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Climbing Fern (Lygodium palmatum)

Climbing Fern Climbing Fern Leaf Climbing Fern Leaflet


Climbing Fern is an unusual plant found at a few locations on the Arboretum. It appears to be more of a vine than a fern. Its compound leaf (frond) consists of a twining, vine-like stalk (rachis) with sterile, palmate leaflets along its base and smaller fertile leaflets bearing sporangia toward its tip. The sterile leaflets (pinna) consist of a pair of palmate pinnules each of which has 5-10 lobes. These sterile pinna are evergreen and persist through the winter, while the fertile pinna die back. The climbing leaf can reach 3 meters in length. The genus Lygodium is mainly tropical, with L. palmatum being the only member native to North America. Two related species (L. japonicum and L. microphyllum) have been introduced into the southern US and are considered invasive. Climbing Fern is found throughout the eastern US, ranging from New England south to Florida, and west to the Mississippi River and Michigan's Upper Peninsula. It is locally rare in most areas, but may be most abundant on the Cumberland Plateau. In the past it was collected extensively for Christmas decorations in New England and is considered a species requiring protection in many states.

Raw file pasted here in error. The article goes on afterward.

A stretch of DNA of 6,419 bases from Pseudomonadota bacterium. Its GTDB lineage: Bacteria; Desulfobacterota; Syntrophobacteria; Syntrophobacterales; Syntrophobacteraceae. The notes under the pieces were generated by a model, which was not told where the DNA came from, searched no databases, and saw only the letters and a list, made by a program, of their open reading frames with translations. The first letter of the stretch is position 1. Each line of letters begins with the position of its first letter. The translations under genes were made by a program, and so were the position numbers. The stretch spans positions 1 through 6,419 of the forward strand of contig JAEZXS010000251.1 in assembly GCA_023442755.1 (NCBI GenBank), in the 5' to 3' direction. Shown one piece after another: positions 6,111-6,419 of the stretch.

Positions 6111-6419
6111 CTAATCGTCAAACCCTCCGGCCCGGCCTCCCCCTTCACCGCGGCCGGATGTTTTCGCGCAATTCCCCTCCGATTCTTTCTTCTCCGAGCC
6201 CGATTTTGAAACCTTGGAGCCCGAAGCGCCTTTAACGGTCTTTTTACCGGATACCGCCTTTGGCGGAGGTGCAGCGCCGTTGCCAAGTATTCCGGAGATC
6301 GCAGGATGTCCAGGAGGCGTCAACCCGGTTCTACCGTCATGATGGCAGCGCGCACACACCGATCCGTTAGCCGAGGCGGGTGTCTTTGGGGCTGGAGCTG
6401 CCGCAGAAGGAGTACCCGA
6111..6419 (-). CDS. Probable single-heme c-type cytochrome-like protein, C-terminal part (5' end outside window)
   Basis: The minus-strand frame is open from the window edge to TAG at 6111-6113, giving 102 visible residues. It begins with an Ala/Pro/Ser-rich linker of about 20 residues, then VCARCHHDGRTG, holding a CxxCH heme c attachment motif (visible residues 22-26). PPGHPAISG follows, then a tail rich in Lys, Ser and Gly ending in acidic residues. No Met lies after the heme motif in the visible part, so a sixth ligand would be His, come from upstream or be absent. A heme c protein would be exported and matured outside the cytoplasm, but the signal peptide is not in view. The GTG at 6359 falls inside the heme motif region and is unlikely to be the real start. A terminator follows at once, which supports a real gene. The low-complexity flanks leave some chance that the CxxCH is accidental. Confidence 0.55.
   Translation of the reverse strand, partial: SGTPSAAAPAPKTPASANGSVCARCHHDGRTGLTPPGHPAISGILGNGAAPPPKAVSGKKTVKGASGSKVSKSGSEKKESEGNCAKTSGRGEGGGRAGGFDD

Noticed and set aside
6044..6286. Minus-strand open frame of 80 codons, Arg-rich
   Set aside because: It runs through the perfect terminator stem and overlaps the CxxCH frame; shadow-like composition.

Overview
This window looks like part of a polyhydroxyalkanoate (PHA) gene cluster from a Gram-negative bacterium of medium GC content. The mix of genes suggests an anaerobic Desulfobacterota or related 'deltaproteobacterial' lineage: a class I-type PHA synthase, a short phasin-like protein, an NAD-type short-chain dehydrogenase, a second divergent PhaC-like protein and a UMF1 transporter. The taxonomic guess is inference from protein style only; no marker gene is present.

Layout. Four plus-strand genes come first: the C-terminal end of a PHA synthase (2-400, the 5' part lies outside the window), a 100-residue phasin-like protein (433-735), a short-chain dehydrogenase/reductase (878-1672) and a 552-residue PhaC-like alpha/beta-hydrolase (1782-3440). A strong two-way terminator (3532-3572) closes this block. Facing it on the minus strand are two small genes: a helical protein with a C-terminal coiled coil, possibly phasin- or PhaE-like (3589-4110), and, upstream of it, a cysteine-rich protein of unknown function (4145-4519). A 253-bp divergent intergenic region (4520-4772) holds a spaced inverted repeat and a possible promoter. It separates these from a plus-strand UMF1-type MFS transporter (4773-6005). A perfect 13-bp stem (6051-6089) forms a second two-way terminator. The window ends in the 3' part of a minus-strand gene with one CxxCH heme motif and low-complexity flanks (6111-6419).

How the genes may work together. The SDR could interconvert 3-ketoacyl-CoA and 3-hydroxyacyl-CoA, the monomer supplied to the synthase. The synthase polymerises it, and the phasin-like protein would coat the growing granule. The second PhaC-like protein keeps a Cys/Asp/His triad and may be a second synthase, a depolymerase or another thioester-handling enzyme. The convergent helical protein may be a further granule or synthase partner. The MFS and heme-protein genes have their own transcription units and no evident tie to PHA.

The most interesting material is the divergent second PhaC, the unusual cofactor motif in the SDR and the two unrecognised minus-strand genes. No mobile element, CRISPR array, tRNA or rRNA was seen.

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University of Tennessee - Forest Resources AgResearch and Education Center
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